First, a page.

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NTUC LearningHub CEO Kwek Kok Kwong dies aged 53

NTUC LearningHub CEO Kwek Kok Kwong dies aged 53
Mr Kwek Kok Kwong collapsed after a cycling session with his friends and could not be resuscitated.
PHOTO: NTUC LearningHub

SINGAPORE - The chief executive of NTUC LearningHub Kwek Kok Kwong died on Saturday (Nov 14) at age 53.

It is believed Mr Kwek collapsed after a cycling session with a group of his friends. He could not be resuscitated after being taken to the hospital.

Responding to queries from The Straits Times, an NTUC LearningHub spokesman said: "It is with great sadness that we have to announce that NTUC LearningHub CEO Kwek Kok Kwong passed away on Nov 14.

"During his nearly eight years with NTUC LearningHub, Kok Kwong was an inspirational CEO who was unwavering in his dedication to serving the training needs of our workers and helping them in their lifelong learning journeys.

"Our deepest condolences go out to his family and to all who were touched by his generosity, kindness and compassion. We will miss him dearly."


According to his LinkedIn profile, before his appointment at NTUC LearningHub, Mr Kwek served with the Singapore Armed Forces from 1990 to 2012.

He rose to the rank of brigadier-general in 2009 and planned and oversaw operations in the Republic of Singapore Air Force.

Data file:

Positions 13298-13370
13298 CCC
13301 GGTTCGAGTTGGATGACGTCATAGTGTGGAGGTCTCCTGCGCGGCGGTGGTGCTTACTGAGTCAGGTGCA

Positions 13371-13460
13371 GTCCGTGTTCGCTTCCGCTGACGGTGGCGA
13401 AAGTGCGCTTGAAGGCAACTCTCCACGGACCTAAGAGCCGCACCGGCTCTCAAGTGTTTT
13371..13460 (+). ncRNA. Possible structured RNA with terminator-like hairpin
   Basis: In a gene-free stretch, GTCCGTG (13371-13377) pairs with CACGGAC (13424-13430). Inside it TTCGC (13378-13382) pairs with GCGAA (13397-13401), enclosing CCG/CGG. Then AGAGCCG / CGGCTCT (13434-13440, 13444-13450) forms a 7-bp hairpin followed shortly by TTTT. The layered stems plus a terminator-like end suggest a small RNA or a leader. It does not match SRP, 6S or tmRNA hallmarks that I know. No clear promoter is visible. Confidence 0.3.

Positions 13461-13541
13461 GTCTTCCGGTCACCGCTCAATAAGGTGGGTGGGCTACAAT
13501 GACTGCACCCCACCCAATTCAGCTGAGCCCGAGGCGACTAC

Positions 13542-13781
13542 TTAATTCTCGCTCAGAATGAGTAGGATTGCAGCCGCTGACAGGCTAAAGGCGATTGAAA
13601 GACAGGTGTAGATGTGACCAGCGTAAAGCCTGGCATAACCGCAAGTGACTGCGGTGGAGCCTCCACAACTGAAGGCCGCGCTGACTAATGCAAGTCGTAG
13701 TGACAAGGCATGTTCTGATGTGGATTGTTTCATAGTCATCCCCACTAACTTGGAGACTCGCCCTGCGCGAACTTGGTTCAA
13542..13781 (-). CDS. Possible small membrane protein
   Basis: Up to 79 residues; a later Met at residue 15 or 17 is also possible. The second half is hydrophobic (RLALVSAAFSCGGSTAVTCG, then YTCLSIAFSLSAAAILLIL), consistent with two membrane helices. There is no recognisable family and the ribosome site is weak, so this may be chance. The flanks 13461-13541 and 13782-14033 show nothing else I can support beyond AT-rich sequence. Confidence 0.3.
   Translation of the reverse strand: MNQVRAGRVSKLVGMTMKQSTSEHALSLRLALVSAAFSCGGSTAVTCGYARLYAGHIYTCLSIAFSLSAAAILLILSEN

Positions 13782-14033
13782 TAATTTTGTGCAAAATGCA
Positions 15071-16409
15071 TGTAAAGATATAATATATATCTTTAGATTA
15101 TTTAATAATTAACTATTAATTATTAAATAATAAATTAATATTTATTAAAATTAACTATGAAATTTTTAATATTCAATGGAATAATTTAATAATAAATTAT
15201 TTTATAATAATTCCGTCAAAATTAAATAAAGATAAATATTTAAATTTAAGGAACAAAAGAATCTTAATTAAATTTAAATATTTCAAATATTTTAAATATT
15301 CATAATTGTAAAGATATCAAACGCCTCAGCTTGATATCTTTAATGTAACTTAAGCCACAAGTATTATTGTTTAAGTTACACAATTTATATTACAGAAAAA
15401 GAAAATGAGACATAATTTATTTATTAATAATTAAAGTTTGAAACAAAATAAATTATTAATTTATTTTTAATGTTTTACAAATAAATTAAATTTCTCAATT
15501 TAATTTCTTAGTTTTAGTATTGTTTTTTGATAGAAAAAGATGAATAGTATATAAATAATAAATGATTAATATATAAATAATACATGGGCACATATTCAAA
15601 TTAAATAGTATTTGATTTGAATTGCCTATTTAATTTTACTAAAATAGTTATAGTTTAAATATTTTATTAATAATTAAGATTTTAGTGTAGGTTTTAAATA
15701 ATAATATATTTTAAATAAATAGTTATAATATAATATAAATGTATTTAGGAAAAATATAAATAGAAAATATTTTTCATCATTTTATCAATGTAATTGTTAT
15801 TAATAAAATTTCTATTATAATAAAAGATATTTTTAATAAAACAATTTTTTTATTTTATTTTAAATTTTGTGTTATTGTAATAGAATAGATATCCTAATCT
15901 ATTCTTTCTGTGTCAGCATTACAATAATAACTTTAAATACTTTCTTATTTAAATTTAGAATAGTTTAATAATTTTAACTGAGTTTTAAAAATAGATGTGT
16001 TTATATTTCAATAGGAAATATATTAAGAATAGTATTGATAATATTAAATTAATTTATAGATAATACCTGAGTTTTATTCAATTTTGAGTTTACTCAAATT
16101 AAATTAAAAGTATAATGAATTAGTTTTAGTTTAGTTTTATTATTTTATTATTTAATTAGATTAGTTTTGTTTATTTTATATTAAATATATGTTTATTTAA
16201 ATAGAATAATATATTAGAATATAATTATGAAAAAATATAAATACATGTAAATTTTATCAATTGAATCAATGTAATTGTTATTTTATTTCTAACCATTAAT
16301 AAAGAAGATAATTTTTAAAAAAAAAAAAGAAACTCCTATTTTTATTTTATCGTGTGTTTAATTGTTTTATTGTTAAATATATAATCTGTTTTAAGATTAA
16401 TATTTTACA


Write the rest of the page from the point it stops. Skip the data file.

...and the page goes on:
Since 2016, he also held the role of chairman at the Singapore National Co-operative Federation. He was the deputy chief executive of NTUC First Campus between August 2012 and December 2015.

Mr Kwek attended Cambridge University and studied mathematics. He also went to the Harvard University Kennedy School of Government, where he got a Master in Public Administration.

On Sunday morning, a Facebook group called "In remembrance of Kwek Kok Kwong 1967-2020, 14th November - the life lived" was started for friends and family of Mr Kwek to post messages and pictures commemorating his life.

One of Mr Kwek's friends, Mr Fua Kia Liang, who works in the technology industry, said: "I knew K3, as he is more fondly called, back in military days and we kept in touch ever since, through running and social activities.

"He was a rare personality with a really sharp mind but never arrogant. He was grounded and made a conscious effort to get along with folks from different backgrounds. You never felt that the world revolved around him when you were with him."

The wake will be held at 107 Marshall Road. The cortege will leave for Mandai Crematorium on Wednesday 12pm.

This article was first published in The Straits Times.

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